In just 10 months, The Lloyd Thaxton Show zoomed to the top in Los Angeles. Not only was it a hit with teens, it was number one with 18-39 year-old viewers. This is the audience demographic most coveted by advertisers and in 1964 the show went into national syndication. And, guess what. The wise men showed up.

I was advised that because the show would now be seen in cities like New York, Chicago and San Francisco, we had to make changes. Fortunately I remembered Jimmy Dean’s advice and refused to change or “add the brass.” The show continued its rating success in every city it played, big and small.

Reality Fact #1: The only reason the show was in syndication was because it was rated number one in the 18-39 demographics. Advertisers drool over this coveted bracket and the Lloyd Thaxton show was getting the winning numbers.

Reality Fact #2: Very few corporate executives, the ones who make the ad buying decisions, really watch the shows they advertise in on a regular basis, it at all. They make their ad buy decisions based on the rating books.

Then one day it all changed.

One of the Lloyd Thaxton Show’s biggest advertisers was Colgate-Palmolive. Colgate placed a lot of ads in the show. One afternoon the president of Colgate just happened to tune in and watched for about five minutes. What did he see? According to him, he saw nothing but teen-agers DANCING! He immediately called his ad department and asked, “Why are we advertising in that show? It’s a teen show! They don’t buy toothpaste!” The advertising department could not convince the president of the company that the rating books showed adults, 18-39, were watching and Colgate pulled their ads. On some TV stations this represented about 50% of their advertising and they panicked.

In marched the wise men again. “Change the show. Make it look older,” they said. This time I didn’t listen to Jimmy Dean. I could have held on. There were enough other advertisers aboard to get us through this emergency. But, I gave in and agreed to make changes. The show was moved to a larger studio, an expensive set was built, a new theme song was written, and two wonderfully talented young people (over 18) were hired to join me as host. Then I made what I now consider to be my biggest mistake. I changed the age limit for the kids on the show. They now had to be over 18. Instead of using high school groups, I changed to College students. “Ok,” I said, “If any advertising gurus tune in now, they will only see 18 to 23 year olds dancing on the show.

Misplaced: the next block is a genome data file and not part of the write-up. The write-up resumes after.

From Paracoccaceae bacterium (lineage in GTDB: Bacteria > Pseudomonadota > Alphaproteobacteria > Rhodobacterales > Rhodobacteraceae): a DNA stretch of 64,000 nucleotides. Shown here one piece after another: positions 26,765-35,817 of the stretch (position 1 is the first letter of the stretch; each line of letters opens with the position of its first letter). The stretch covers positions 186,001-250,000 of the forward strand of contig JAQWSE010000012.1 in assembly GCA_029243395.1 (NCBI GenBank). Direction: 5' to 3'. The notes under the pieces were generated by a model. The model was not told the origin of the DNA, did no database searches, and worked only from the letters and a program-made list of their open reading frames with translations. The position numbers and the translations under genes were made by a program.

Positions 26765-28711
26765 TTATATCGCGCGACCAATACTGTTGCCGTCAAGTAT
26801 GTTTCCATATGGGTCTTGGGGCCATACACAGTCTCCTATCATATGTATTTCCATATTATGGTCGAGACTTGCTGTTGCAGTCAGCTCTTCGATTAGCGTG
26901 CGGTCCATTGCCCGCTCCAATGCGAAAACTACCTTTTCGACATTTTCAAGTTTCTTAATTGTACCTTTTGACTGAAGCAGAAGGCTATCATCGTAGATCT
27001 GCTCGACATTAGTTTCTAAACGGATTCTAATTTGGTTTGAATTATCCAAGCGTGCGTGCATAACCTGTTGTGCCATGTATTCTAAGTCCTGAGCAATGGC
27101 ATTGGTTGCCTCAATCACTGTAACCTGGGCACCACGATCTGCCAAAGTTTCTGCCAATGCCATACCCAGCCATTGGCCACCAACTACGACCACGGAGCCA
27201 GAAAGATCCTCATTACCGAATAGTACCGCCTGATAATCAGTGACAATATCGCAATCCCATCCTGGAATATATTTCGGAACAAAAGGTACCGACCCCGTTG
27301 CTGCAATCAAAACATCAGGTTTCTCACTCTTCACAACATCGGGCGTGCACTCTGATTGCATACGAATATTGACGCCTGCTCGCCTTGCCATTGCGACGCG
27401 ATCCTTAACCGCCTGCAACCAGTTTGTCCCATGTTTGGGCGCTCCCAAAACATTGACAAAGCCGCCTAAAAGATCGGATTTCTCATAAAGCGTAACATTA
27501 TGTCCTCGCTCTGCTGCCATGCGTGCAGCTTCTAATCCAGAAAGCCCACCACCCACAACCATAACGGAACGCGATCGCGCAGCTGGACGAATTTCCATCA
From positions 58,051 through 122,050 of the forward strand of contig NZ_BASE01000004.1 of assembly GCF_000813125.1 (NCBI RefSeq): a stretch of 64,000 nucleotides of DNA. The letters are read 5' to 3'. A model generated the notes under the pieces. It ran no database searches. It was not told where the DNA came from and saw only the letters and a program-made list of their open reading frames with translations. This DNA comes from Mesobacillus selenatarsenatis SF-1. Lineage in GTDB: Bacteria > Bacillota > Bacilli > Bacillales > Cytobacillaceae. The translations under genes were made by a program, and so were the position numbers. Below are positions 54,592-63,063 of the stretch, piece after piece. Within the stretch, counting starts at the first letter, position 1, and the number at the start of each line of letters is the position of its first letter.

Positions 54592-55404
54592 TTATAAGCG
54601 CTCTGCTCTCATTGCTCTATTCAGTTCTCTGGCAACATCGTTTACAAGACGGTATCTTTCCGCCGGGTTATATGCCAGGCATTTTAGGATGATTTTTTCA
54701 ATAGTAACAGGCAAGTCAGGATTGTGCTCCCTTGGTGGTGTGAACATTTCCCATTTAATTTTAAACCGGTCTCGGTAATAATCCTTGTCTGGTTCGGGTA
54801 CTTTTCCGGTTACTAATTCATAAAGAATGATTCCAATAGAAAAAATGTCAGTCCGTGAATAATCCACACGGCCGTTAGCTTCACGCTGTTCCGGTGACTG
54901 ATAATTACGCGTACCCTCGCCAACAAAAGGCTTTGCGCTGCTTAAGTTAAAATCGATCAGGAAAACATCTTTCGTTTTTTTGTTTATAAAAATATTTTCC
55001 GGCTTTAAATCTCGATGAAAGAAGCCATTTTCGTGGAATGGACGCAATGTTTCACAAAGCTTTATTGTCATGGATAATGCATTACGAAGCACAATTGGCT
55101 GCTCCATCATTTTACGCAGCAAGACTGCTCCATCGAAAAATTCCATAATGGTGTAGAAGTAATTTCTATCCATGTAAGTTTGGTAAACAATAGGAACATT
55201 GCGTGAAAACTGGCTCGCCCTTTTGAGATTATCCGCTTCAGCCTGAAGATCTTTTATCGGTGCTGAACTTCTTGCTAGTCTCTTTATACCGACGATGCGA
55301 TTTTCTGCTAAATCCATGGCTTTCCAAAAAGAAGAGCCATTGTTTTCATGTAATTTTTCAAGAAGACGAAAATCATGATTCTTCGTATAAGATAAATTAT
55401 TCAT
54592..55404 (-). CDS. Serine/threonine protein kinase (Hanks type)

Were all these changes a fantastically shrewd move or not? NOT! I had broken the Jimmy Dean rule. I had “added the brass.”

As anyone could predict, I slowly started to lose my faithful teen audience. This was the show’s core. The overall ratings dropped. I could have still held on (and sometimes I wish I had) but I had been doing the show for five days a week, 52 weeks a year for over nine years and was ready to move on. The final straw was the Vietnam War, the draft, and the drain all this was taking on teen-agers at the time.

I cancelled the show.

I sometimes wonder that if I hadn’t given in the wise men (I think there were three) some version of The Lloyd Thaxton Show would be on today.

We’ve all heard the saying, “If it ain’t broke, don’t fix it.”

Add this one: “Don’t let them add the brass.”

Thursday, January 19, 2006

The Mouse Pack RULES

Hooray for our side, The Mouse Pack is a success. It has become “The Mouse That Roars.” In case you just tuned in and have no idea what I’m talking about, you can join in by scrolling down to the post titled, “LLOYD THAXTON MOUSE PACK.” Go down and read it, but come straight back up.

A fan named Gary wrote me that he has a Lloyd Thaxton Dawk (my little 60s protest guy) sitting on his bookshelf. He ends his posted comment with, “Dawk Rules!” Remember how in the 60s we all went around shouting things like “Surf Rules!” “Beatles Rule!” “Mouse Pack Rules!? Well, we didn’t shout “Mouse Pack Rules” because the Mouse Pack wasn’t born yet.